The Nineties are less of a layup, but Sony/Columbia/Dylan did put out a handful of Never Ending Tour recordings as extra tracks on the CD single of “Love Sick,” the then-contemporary, already-antiquated equivalent of the b-side. These are all performed with the Larry Campbell-Charlie Sexton edition of Bob Dylan & His Band (my personal favorite). I’ll take, then, the notorious Grammys performance of “Love Sick,” which forebodes its way through streets that are dead (to tritely literalize the lyrics) and even features Dylan himself – not Sexton or Freddie Koella or Robert Robertson or Scarlett Rivera’s violin – uniquely ‘shredding’ a guitar solo.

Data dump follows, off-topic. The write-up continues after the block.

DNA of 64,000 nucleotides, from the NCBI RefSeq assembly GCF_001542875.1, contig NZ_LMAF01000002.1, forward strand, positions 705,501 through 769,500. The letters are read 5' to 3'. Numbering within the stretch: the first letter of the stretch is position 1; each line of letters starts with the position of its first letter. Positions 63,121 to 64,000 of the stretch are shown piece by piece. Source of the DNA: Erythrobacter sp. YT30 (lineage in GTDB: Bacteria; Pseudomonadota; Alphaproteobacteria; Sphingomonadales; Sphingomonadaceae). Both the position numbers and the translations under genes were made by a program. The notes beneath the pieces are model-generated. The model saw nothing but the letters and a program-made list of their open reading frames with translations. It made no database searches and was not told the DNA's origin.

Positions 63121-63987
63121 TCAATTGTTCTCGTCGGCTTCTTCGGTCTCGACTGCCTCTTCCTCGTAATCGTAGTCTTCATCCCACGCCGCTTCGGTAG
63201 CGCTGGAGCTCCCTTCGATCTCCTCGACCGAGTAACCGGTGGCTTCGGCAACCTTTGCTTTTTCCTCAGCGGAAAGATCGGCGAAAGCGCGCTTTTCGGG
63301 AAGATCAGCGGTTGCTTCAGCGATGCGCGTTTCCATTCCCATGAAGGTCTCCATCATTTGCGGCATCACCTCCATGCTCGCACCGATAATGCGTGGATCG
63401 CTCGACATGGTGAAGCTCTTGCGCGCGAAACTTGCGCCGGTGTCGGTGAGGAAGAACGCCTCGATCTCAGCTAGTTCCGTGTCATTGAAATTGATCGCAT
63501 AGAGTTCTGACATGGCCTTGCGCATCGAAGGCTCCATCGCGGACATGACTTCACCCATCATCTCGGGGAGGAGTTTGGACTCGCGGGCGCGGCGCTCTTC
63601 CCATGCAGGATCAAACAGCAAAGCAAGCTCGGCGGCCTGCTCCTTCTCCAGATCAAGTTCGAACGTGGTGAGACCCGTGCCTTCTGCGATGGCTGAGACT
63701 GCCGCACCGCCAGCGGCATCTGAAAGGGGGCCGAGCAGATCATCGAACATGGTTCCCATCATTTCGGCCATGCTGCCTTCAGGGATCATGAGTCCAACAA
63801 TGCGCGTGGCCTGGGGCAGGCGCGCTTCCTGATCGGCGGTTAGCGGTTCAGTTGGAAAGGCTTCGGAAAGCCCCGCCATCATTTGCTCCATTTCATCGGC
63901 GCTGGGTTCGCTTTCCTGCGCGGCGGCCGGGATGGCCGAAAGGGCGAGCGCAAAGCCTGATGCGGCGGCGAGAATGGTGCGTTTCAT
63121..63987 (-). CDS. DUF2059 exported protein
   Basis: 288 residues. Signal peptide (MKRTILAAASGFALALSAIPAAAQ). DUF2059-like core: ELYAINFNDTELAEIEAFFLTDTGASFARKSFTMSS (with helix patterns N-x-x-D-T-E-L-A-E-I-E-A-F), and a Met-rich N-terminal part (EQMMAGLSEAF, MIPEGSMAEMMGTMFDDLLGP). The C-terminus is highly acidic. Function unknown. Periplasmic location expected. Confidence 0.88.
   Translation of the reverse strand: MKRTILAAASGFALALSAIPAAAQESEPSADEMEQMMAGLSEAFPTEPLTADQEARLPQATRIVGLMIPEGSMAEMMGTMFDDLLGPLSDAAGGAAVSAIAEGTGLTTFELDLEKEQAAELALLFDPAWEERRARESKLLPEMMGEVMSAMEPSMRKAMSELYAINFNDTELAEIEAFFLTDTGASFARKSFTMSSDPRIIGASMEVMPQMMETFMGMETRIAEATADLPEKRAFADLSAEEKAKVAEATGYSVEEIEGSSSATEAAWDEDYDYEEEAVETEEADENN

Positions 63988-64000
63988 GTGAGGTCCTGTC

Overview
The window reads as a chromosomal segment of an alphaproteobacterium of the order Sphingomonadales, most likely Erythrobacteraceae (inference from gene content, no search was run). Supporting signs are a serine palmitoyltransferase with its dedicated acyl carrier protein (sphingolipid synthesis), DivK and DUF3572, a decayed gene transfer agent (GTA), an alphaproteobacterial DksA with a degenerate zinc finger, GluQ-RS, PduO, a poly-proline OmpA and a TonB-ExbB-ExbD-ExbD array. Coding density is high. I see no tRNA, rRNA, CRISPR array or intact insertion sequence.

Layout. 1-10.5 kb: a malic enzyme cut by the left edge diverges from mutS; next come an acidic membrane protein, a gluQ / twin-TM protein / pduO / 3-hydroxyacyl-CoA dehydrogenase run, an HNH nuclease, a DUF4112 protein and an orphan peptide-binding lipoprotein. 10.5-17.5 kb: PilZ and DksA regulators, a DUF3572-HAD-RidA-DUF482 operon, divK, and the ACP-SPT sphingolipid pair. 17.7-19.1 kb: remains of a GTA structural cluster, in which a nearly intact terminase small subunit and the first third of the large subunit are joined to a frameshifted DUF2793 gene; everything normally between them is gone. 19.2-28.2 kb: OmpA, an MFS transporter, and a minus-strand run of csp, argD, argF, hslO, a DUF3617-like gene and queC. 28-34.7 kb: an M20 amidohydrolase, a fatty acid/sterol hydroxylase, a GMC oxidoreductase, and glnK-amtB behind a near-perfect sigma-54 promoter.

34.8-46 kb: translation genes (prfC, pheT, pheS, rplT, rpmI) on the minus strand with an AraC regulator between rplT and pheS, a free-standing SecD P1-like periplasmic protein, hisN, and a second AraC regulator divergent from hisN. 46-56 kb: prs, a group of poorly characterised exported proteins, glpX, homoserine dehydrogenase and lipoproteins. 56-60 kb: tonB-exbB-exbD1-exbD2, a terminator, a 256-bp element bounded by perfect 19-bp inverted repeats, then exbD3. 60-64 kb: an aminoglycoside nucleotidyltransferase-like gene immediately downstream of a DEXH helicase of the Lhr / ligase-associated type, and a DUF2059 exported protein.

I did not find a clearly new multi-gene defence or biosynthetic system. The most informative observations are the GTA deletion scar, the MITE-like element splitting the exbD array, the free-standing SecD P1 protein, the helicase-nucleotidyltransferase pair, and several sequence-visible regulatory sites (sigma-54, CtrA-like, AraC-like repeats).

There you go, then. Five performances from five decades of five songs from five decades. Dylan’s still going and everybody likes him a lot. The first one is from his blue period, but he’s made countless of these such paintings and I couldn’t think of ’em all.

But I know Tom Thumb.

“Some people preferred my first-period songs. Some, the second. Some, the Christian period. Some, the post-Columbian. Some, the Pre-Raphaelite. Some people prefer my songs from the nineties.”
- Bob, interview with Bill Flanagan re: Together Through Life, 3/18/09

Just Like Tom Thumb’s Blues - 1966
Isis - 1975
Dead Man, Dead Man -1981
Love Sick - 1998
High Water (For Charley Patton) - 2003

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2 comments:

Abe Hawari said...

No offense, but i actually expected to hear something about the actual tour itself during this post, rather than a summary of Columbia's history of releasing live Dylan recordings.